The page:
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Case History: Metal panels create high-tech look

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The Udvar-Hazy addition to the Smithsonian National Air and Space Museum uses metal exterior panels to create a high-tech, lightweight look, and perforated interior panels to improve acoustics.


The Smithsonian Institution’s National Air and Space Museum’s Stephen F. Udvar-Hazy Center is now home to the world’s premiere collection of historic and rare aircraft and spacecraft. But how did the designers create an architectural aesthetic that adequately reflected the age of spaceflight? The design concept dictated a sleek appearance while the mammoth open area necessary to display several full-sized aircraft demanded an acoustically superior design.

Approximately 118,000 sq. ft. of Centria’s Formawall Dimension Series metal panels were installed on the building’s exterior.

“We wanted this museum to look high-tech and lightweight, and be acoustically friendly-that’s why Centria’s [Moon Township, PA] metal panels were chosen for the project,” explained Walter Urbanek, project architect with HOK architects, Washington. “We are very familiar with Centria’s product line and we knew its metal panels would be a good choice for such a high-profile project.”

Approximately 118,000 sq. ft. of Formawall Dimension Series metal panels were installed on the building’s exterior and finished with bright silver metallic and white coatings. L-21A liner panels, perforated for acoustical purposes, were fastened to the Aeronautical Hangar interior and coated with a soft silver color called Evening Dove. The coating was chosen to help brighten the interior. The same panels were also installed on the interior of the space hangar and coated with Steeple Chase, a dark blue/gray, simulating outer space.

“The perforated liner panels were specified for acoustical purposes because of the numerous ‘hard’ spaces that make up the interiors of the hangar museum,” Urbanek noted. “There aren’t many ‘soft’ spaces to help absorb the noise inside the hangars, so installing insulated panels greatly reduces the reflecting echoes of noise. We specified a high NRC (noise reduction coefficient) and the L-21A panels, resulting in a high-performance acoustical facility.”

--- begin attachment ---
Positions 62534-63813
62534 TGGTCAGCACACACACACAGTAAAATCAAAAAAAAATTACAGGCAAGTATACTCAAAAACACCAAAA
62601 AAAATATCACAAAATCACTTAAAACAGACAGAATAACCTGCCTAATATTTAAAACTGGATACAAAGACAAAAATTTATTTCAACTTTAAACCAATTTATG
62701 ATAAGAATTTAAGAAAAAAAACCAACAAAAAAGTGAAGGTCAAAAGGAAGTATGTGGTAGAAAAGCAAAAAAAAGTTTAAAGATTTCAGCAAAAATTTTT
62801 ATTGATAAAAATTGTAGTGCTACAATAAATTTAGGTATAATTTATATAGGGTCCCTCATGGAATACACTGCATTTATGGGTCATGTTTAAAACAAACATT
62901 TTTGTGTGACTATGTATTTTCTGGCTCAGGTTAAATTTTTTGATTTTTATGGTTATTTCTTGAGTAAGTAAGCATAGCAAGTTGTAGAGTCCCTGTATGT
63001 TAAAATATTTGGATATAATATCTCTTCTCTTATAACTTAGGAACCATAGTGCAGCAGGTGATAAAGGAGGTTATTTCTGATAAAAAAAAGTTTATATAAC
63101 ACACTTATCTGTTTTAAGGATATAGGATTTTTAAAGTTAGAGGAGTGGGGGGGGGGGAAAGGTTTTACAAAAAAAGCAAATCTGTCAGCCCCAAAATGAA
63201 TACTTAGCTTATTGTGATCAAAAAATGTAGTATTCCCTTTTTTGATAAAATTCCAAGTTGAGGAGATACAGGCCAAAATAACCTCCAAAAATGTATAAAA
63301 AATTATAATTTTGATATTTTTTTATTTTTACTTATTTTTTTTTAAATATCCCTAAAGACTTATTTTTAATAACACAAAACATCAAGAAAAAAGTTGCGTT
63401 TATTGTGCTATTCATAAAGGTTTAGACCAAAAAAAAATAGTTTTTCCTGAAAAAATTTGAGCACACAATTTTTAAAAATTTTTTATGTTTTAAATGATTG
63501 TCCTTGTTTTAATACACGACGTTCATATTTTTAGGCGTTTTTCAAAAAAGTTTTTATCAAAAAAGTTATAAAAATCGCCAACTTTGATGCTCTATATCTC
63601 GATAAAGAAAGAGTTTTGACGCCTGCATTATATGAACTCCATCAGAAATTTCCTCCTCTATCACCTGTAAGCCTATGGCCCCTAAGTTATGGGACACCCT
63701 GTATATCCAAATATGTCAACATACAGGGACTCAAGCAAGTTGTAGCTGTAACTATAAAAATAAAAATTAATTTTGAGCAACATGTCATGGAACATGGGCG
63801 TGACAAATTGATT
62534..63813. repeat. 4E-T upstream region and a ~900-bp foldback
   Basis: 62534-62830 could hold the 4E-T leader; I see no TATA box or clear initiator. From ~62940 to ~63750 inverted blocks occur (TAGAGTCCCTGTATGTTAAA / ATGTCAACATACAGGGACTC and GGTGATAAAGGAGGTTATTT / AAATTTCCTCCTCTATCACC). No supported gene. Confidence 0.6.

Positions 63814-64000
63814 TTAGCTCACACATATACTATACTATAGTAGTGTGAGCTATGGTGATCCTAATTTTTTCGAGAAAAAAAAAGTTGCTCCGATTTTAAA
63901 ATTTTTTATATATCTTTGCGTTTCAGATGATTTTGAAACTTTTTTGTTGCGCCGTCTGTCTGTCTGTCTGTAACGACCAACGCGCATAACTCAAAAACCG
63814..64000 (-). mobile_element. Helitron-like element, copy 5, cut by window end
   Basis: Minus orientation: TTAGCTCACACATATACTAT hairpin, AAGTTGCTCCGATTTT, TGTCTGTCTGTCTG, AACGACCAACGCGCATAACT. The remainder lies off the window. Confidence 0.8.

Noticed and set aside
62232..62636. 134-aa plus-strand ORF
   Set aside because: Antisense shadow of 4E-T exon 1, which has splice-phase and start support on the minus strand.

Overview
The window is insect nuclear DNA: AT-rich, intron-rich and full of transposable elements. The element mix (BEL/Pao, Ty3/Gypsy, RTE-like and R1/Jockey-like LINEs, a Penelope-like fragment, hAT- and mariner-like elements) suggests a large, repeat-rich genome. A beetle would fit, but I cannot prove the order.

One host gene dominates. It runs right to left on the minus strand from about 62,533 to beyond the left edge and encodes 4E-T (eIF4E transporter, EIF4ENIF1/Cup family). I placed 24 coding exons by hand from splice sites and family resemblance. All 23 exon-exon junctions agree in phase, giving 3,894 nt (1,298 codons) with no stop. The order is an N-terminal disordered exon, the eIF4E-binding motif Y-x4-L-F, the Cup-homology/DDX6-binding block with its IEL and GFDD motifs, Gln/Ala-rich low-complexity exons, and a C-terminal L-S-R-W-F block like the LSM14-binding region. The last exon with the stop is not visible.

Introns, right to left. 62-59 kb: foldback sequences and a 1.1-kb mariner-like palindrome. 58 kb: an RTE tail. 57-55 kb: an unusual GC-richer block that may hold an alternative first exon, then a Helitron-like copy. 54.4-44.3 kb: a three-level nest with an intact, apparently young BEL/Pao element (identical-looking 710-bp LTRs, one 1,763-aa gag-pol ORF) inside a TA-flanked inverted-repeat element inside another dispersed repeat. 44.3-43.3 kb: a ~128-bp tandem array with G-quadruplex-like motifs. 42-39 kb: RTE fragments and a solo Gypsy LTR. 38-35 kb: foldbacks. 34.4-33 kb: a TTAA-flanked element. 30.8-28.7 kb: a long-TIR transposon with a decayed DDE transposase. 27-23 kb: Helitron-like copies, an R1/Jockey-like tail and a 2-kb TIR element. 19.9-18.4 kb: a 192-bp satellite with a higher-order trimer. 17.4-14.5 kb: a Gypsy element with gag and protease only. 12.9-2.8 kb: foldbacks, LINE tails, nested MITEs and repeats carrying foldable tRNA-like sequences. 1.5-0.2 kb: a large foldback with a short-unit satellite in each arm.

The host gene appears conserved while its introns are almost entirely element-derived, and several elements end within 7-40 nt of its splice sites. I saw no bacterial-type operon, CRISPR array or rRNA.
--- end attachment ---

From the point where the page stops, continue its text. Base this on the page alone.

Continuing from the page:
With the addition of the Udvar-Hazy Center, a companion facility to the museum’s flagship building on the National Mall in Washington, the National Air and Space Museum can display more history, science, and flight technology. Together, the two facilities will eventually comprise the largest aviation and space museum complex in the world. The facility, which will ultimately contain 760,000 sq. ft. of space, opened to the public on Dec. 15, 2003, as a celebration of the 100th anniversary of the first powered flight by the Wright Brothers.

Located south of the main terminal at Dulles Airport in northern Virginia, the center includes an aviation exhibit hangar housing 82 aircraft, a 164-ft. high observation tower, an IMAX theater, three multimedia classrooms, restaurants, and gift shops. Also included is the McDonnell space hangar, which opened in November 2004 and houses the shuttle Enterprise, which is currently being refurbished.

Named in honor of its major donor, Steven F. Udvar-Hazy, the museum displays more than 200 aircraft and 135 spacecraft including the Dash 80 prototype of the Boeing 707 and the “Enola Gay” B-29 bomber. Visitors are able to walk among the artifacts on the floor and view suspended aircraft from elevated walkways. A series of connected hangars and 21 steel trusses arching 10-stories high is a signature architectural feature of the central aviation hangar.

Hensel Phelps Construction Co., Chantilly, VA, served as the general contractor, and A.C. Dellovade Inc., Canonsburg, PA, as the Centria-certified dealer and installer.